This means that infinite sequences of exchangeable random variables can be regarded equivalently as sequences of conditionally i.i.d random variables, based on some underlying distributional form. (Note that this equivalence does not quite hold for finite exchangeability. However, for finite vectors of random variables there is a close approximation to the i.i.d model.) An infinite exchangeable sequence is strictly stationary and so a law of large numbers in the form of Birkhoff-Khinchin theorem applies.[4] This means that the underlying distribution can be given an operational interpretation as the limiting empirical distribution of the sequence of values. The close relationship between exchangeable sequences of random variables and the i.i.d form means that the latter can be justified on the basis of infinite exchangeability. This notion is central to Bruno de Finetti's development of predictive inference and to Bayesian statistics. It can also be shown to be a useful foundational assumption in frequentist statistics and to link the two paradigms.[8]

The Representation Theorem: This statement is based on the presentation in O'Neill (2009) in references below. Given an infinite sequence of random variables \bold{X}=(X_1,X_2,X_3,...) we define the limiting empirical distribution function F_\bold{X} by:

F_\bold{X}(x) = \lim_{n\to\infty} \frac{1}{n} \sum_{i=1}^n I(X_i \le x).

(This is the Cesaro limit of the indicator functions. In cases where the Cesaro limit does not exist this function can actually be defined as the Banach limit of the indicator functions, which is an extension of this limit. This latter limit always exists for sums of indicator functions, so that the empirical distribution is always well-defined.) If the sequence \bold{X} is exchangeable then the elements of \bold{X} | F_\bold{X} are independent with distribution function F_\bold{X}. This means that for any vector of random variables in the sequence we have joint distribution function given by:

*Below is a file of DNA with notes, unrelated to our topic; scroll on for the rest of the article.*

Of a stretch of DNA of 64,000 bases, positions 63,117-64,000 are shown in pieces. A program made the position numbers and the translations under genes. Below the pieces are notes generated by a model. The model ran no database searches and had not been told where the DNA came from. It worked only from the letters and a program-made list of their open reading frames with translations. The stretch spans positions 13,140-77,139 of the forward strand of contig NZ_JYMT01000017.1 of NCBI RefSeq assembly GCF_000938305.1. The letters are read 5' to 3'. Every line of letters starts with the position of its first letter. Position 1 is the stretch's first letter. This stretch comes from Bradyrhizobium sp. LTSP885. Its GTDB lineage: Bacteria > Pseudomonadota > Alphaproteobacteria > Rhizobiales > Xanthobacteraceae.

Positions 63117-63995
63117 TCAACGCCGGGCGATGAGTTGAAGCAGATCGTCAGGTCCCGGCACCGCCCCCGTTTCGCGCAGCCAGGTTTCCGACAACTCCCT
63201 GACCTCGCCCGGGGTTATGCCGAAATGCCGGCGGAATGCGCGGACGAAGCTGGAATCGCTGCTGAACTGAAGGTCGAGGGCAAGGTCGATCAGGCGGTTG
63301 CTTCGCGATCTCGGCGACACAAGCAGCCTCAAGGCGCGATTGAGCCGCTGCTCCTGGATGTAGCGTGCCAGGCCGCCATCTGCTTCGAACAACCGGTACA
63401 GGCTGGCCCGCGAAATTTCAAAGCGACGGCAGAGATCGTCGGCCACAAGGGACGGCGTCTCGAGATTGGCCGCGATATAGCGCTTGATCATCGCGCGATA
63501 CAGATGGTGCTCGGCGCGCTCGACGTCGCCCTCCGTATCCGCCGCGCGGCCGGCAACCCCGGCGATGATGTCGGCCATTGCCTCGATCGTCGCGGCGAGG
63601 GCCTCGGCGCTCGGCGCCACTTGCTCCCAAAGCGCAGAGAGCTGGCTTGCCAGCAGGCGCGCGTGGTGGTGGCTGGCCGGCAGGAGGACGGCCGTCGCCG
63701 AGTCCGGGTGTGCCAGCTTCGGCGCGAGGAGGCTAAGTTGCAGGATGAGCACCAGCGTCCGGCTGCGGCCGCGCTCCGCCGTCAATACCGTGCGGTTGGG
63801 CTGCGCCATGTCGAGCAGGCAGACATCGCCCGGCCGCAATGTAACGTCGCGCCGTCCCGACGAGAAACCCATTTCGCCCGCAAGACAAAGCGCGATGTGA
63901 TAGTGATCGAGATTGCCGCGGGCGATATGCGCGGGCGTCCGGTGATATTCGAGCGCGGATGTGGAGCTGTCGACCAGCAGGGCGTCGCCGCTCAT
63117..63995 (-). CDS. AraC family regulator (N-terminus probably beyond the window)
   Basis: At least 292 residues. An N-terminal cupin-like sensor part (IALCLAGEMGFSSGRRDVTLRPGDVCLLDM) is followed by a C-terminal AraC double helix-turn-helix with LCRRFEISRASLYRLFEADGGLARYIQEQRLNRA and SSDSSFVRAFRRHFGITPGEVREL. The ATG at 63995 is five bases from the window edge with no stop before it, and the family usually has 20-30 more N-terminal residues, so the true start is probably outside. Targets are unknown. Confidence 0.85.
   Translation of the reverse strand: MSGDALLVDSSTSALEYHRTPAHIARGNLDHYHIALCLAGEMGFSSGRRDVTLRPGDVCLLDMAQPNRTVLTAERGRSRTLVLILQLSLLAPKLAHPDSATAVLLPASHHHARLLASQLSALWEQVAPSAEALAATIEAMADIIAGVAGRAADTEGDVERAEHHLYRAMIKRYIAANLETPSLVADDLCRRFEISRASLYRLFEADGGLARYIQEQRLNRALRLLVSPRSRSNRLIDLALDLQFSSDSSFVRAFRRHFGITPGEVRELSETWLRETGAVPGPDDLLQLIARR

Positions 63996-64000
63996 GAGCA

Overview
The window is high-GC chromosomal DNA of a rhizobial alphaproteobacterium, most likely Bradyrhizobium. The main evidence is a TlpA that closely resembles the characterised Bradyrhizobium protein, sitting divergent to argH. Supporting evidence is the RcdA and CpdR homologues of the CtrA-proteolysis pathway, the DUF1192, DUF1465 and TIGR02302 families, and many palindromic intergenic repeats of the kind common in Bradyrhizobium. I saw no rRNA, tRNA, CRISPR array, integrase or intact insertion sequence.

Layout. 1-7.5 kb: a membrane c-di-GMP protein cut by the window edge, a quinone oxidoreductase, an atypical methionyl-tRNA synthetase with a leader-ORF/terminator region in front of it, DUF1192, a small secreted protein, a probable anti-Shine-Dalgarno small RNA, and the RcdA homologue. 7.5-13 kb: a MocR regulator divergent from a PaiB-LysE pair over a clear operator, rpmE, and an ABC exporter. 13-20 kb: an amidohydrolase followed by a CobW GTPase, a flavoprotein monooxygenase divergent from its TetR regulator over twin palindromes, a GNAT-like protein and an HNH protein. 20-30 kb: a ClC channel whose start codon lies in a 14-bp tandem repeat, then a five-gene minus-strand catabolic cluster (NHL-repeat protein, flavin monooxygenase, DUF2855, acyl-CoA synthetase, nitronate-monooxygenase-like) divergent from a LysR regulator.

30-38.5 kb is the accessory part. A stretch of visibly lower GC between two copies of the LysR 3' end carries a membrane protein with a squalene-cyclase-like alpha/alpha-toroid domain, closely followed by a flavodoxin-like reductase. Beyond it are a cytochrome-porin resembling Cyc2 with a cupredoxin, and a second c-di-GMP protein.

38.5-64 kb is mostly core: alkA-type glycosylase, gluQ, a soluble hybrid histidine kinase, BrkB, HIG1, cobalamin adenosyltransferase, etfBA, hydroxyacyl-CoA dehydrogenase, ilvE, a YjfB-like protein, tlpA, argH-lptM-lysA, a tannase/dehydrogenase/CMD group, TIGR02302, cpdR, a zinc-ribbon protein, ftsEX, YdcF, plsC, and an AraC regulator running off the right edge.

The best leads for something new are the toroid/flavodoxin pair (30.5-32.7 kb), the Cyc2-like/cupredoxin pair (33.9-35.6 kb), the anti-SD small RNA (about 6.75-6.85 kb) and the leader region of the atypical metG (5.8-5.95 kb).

\Pr (X_1 \le x_1,X_2 \le x_2,...,X_n \le x_n) = \int \prod_{i=1}^n F(x_i|\theta)\,dP(F).

If the distribution function F_\bold{X} is indexed by another parameter \theta then (with densities appropriately defined) we have:

p(X_1,X_2,...,X_n) = \int \prod_{i=1}^n p(X_i|\theta)\,dP(\theta).

These equations show the joint distribution or density characterised as a mixture distribution based on the underlying limiting empirical distribution (or a parameter indexing this distribution).

Covariance and Correlation

Exchangeable sequences have some basic covariance and correlation properties which mean that they are generally positively correlated. For infinite sequences of exchangeable random variables, the covariance between the random variables is equal to the variance of the mean of the underlying distribution function.[8] For finite exchangeable sequences the covariance is also a fixed value which does not depend on the particular random variables in the sequence. There is a weaker lower bound than for infinite exchangeability and it is possible for negative correlation to exist.

Covariance for exchangeable sequences (infinite): If the sequence X_1,X_2,X_3,... is exchangeable then:

\operatorname{cov} (X_i,X_j) = \operatorname{var} (\operatorname{E}(X_i|F_\bold{X})) = \operatorname{var} (\operatorname{E}(X_i|\theta)) \ge 0 \quad\text{for }i \ne j.

Covariance for exchangeable sequences (finite): If X_1,X_2,...,X_n is exchangeable with \sigma^2 = \operatorname{var} (X_i) then:

\operatorname{cov} (X_i,X_j) \ge - \frac{\sigma^2}{n-1} \quad\text{for }i \ne j.